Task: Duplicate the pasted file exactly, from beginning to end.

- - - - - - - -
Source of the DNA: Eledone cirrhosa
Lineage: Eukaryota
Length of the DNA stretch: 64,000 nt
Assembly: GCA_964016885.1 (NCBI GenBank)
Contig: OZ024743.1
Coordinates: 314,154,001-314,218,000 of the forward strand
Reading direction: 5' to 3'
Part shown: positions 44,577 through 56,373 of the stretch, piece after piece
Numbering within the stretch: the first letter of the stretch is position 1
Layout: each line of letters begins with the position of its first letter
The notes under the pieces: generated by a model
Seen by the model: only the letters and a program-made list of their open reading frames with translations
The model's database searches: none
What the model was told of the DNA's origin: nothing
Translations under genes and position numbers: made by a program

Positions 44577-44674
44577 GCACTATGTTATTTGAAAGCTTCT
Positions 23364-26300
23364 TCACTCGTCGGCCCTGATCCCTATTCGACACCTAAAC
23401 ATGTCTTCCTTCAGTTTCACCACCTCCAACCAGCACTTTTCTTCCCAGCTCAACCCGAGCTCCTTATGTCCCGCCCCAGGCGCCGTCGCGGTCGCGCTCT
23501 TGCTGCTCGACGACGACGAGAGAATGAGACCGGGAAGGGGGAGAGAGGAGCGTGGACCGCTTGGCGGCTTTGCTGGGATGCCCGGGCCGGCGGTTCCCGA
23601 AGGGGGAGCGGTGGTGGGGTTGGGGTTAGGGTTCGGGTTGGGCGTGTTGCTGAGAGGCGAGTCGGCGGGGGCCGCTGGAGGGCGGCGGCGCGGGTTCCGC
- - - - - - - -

Source of the DNA: Eledone cirrhosa
Lineage: Eukaryota
Length of the DNA stretch: 64,000 nt
Assembly: GCA_964016885.1 (NCBI GenBank)
Contig: OZ024743.1
Coordinates: 314,154,001-314,218,000 of the forward strand
Reading direction: 5' to 3'
Part shown: positions 44,577 through 56,373 of the stretch, piece after piece
Numbering within the stretch: the first letter of the stretch is position 1
Layout: each line of letters begins with the position of its first letter
The notes under the pieces: generated by a model
Seen by the model: only the letters and a program-made list of their open reading frames with translations
The model's database searches: none
What the model was told of the DNA's origin: nothing
Translations under genes and position numbers: made by a program

Positions 44577-44674
44577 GCACTATGTTATTTGAAAGCTTCT
Positions 23364-26300
23364 TCACTCGTCGGCCCTGATCCCTATTCGACACCTAAAC
23401 ATGTCTTCCTTCAGTTTCACCACCTCCAACCAGCACTTTTCTTCCCAGCTCAACCCGAGCTCCTTATGTCCCGCCCCAGGCGCCGTCGCGGTCGCGCTCT
23501 TGCTGCTCGACGACGACGAGAGAATGAGACCGGGAAGGGGGAGAGAGGAGCGTGGACCGCTTGGCGGCTTTGCTGGGATGCCCGGGCCGGCGGTTCCCGA
23601 AGGGGGAGCGGTGGTGGGGTTGGGGTTAGGGTTCGGGTTGGGCGTGTTGCTGAGAGGCGAGTCGGCGGGGGCCGCTGGAGGGCGGCGGCGCGGGTTCCGC